On the face of it, a game where you click or tap the same button endlessly to slaughter hordes of monsters and demons, pausing only to choose new skills or upgrade your gear might seem pretty dull. It’s not. Diablo 3 is a hideously addictive action RPG, where the promise of a new level, new abilities, a new magic blade or a stronger breastplate is enough to keep you coming back for hour after hour after sleep-deprived, RSI-inducing hour. In fact, much of the pleasure lies in taking the game’s different heroes – from the bold Crusader to the crossbow-slinging Demon Hunter to the hard-hitting Monk – and building them up into the ultimate monster-slayer. Even once you’ve polished off the game’s legendary arch-demons, you can keep going back for more in the ever-changing Adventure Mode. Brilliant solo, even better with up to three friends, Diablo 3 is less a game than an obsession.
Play it on: PC, Xbox One and PS4
South Park: The Stick of Truth
No RPG spin-off from everyone’s favourite foul-mouthed, irreverent animated series should be this good, but then the Stick of Truth is made by people who get both South Park and the fantasy RPG, with significant contributions from Trey Parker and Matt Stone themselves. Where a lesser game might lazily parrot catchphrases and nod at classic episodes, this one lampoons epic fantasy and RPG conventions, as Wizard King Cartman and his warriors battle Kyle and his elves for the titular small branch. It plays like a traditional RPG, complete with quests and turn-based combat, but one where farts work as magical attacks, anal probes feature heavily and Nazi zombies eagerly attack small towns. Meanwhile, Final Fantasy-style summons bring Mr Hanky and a trigger-happy Jesus into battle, while a key chapter takes place inside a masochist’s backside. Crude, rude and spectacularly offensive, it’s everything you’d want from a South Park game.
Play it on: Xbox One, PS4, PC, Xbox 360 and PS3
Dark Souls 3
Dark Souls is a phenomenon, synonymous with dark, gothic realms, creepy monsters, terrifying bosses and rigorous combat where every strike counts. Provided you can take an action RPG this demanding, you really ought to play all three. Dark Souls 3 might be the easiest way in. It’s a bit more forgiving than its predecessors, though it still won’t hold your hand or let a reckless move go unpunished. From Software’s gloomy vision has never looked sharper than on the Xbox One and PS4, which makes it all the 7more immersive; the kind of game where you probe tentatively through each area, sizing up your enemies, looking for ways to gain the advantage and steadily building up your character and your armoury to take on tougher foes. This is the darkest kind of sword and sorcery, and we wouldn’t have it any other way.
Play it on: Xbox One, PS4, PC
Monster Hunter 4: Ultimate
It’s not every RPG where you slay huge beasts in order to take their bones and hide and craft them into armour, but then Monster Hunter is very much its own thing. Monster Hunter 4 crams a whole lot of fantasy hunting into the 3DS, transforming what sounds mundane and repetitive – heading out to the wilderness to hunt down monsters while collecting materials to craft new arms and armour – into something weirdly absorbing. Each weapon has its own style, demanding a different approach to combat, and this and the sheer range of jawed, clawed and acid-spitting varmints keeps the action fresh as the hours pass by. That Ultimate in the title’s not just for show, either: a host of tweaks, new moves and new weapons make it – right now – the best Monster Hunter ever, complete with a slick multiplayer mode. Track it down.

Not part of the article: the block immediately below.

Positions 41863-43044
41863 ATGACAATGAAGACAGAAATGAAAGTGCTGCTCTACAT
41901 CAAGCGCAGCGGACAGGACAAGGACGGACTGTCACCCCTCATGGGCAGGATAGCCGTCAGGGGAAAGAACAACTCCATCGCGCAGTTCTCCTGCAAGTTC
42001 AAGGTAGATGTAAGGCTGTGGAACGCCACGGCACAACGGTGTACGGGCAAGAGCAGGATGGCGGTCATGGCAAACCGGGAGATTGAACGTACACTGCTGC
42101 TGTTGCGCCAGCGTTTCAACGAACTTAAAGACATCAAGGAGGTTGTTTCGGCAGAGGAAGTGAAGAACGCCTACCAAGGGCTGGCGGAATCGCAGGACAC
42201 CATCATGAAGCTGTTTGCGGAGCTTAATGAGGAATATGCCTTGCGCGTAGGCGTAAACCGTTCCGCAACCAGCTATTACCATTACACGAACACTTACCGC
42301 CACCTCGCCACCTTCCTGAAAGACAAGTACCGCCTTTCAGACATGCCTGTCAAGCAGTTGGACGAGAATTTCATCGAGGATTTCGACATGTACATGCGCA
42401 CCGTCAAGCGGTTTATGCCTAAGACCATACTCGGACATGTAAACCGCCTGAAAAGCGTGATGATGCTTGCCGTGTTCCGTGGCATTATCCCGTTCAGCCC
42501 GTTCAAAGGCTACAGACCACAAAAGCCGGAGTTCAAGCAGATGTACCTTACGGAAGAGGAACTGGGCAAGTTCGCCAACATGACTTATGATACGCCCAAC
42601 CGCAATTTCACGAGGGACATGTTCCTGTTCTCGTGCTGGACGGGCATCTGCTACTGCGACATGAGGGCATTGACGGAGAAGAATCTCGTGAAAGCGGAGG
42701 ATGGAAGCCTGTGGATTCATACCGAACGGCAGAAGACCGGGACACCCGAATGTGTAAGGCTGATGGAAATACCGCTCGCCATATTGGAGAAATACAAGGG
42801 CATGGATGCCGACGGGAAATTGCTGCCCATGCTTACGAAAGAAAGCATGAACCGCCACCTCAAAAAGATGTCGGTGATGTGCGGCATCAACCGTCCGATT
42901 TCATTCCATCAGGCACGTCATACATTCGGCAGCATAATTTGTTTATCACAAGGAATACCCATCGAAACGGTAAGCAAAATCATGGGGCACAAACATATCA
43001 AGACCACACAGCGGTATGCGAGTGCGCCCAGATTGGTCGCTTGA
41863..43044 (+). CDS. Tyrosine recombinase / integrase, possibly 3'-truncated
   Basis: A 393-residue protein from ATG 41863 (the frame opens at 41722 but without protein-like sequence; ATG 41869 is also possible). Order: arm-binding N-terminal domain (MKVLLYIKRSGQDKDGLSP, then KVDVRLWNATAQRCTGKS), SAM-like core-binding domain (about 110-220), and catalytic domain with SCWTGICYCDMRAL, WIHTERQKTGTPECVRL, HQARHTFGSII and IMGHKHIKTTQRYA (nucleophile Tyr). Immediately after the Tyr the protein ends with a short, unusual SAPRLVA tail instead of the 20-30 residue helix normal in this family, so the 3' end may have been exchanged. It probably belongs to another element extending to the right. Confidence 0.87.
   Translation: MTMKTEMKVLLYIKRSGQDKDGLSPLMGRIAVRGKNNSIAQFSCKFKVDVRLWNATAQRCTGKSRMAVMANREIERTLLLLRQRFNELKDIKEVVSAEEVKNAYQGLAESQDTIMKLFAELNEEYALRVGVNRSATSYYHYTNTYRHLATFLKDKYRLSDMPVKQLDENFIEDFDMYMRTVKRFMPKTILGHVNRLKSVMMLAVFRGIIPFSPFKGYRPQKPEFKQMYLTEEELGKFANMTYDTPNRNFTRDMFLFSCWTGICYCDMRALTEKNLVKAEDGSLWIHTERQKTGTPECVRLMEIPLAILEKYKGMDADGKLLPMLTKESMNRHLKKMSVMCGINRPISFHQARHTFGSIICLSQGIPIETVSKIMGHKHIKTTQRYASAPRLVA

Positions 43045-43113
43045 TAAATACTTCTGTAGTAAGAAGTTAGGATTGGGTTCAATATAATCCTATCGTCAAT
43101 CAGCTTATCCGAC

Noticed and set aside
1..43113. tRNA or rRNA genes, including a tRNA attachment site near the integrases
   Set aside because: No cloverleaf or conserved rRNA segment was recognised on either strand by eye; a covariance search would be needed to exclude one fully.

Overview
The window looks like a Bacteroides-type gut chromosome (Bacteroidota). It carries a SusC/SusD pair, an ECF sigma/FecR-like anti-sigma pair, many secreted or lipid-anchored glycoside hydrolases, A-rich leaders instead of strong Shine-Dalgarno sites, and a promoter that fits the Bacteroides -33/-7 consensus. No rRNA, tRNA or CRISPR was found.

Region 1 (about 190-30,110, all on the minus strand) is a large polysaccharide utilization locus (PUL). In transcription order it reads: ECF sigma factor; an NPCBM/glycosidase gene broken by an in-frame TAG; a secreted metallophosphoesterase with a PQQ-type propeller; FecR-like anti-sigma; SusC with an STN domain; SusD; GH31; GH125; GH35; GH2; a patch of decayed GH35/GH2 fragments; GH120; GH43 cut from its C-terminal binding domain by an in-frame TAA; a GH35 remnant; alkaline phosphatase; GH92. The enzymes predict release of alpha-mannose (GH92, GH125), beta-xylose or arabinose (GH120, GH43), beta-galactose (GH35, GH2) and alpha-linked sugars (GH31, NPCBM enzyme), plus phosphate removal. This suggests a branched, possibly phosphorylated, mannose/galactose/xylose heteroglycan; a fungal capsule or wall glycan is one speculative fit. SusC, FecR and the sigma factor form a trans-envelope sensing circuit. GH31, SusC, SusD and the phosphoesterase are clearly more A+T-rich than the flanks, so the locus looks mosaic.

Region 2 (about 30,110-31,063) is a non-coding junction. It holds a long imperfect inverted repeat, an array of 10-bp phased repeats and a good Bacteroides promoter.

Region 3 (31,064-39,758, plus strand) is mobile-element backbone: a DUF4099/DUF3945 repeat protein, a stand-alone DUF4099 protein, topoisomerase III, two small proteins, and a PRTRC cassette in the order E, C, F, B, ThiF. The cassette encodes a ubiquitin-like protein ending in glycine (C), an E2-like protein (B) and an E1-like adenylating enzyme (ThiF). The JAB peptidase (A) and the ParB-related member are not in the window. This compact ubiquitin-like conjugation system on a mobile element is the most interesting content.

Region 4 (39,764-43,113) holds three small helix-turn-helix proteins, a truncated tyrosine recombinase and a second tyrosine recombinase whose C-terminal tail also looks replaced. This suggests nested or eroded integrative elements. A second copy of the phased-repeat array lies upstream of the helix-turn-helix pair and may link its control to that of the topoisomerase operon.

Play it on: Nintendo 3DS
Pillars of Eternity
So what if Pillars of Eternity is a huge nostalgia trip, with Obsidian taking us straight back to the glory days of Baldur’s Gate, Planescape: Torment and Icewind Dale? With its huge, intricately-detailed gameworld and epic, text-heavy storytelling, Pillars reminds us exactly what made those games so utterly awesome. It’s a proper old-school, party-based RPG, but with the isometric visuals pimped with lavish new effects, mixing dialogue with combat and giving you countless strategies to try. It’s superbly written, challenging and flexible enough for you to play your own way, shaping your character and how others respond to you and transforming the style and ethos of your team. Call it a blast from the past, but it’s one with a gale-force power.
Play it on: PS4, Xbox One and PC
Platinum Games’ arthouse RPG is all about bold, offbeat choices, mixing existentialist musings with gobsmacking swordplay, switching genres, perspectives and even narratives with a confidence more conventional RPGs can’t match. Somehow, it turns a tale of Android warriors into a parable of fate and being, yet its exhilarating melee combat and satisfying progression systems make it as compelling an action RPG as The Witcher III or Dark Souls. It’s also beautiful to look at and, with its haunting orchestral soundtrack, listen to as well. Nier Automata won’t be the first RPG to keep you up well past your bedtime, but it’s the one you won’t stop thinking about even long after you’ve turned out the light.
Play it on: PS4, Xbox One, PC
Dragon Age: Inquisition
So, Bioware hasn’t found its feet this generation and Mass Effect: Andromeda isn’t a patch on Mass Effect 2. That doesn’t make Dragon Age: Inquisition any less enthralling. It’s an open-world fantasy RPG as dense as it is massive, with great combat, a brilliant storyline and some fascinating characters; a game that presents you with difficult choices fed by politics and intrigue. And by giving you the choice of close-up, real-time combat or a slower, zoomed-out tactical view, Inquisition seems to bridge the gap between Bioware’s Dungeons and Dragons legacy and its more action-oriented games of the last decade. Is it perfect? No, but it is one of this era’s great RPGs.
Play it on: PS4, Xbox One, PC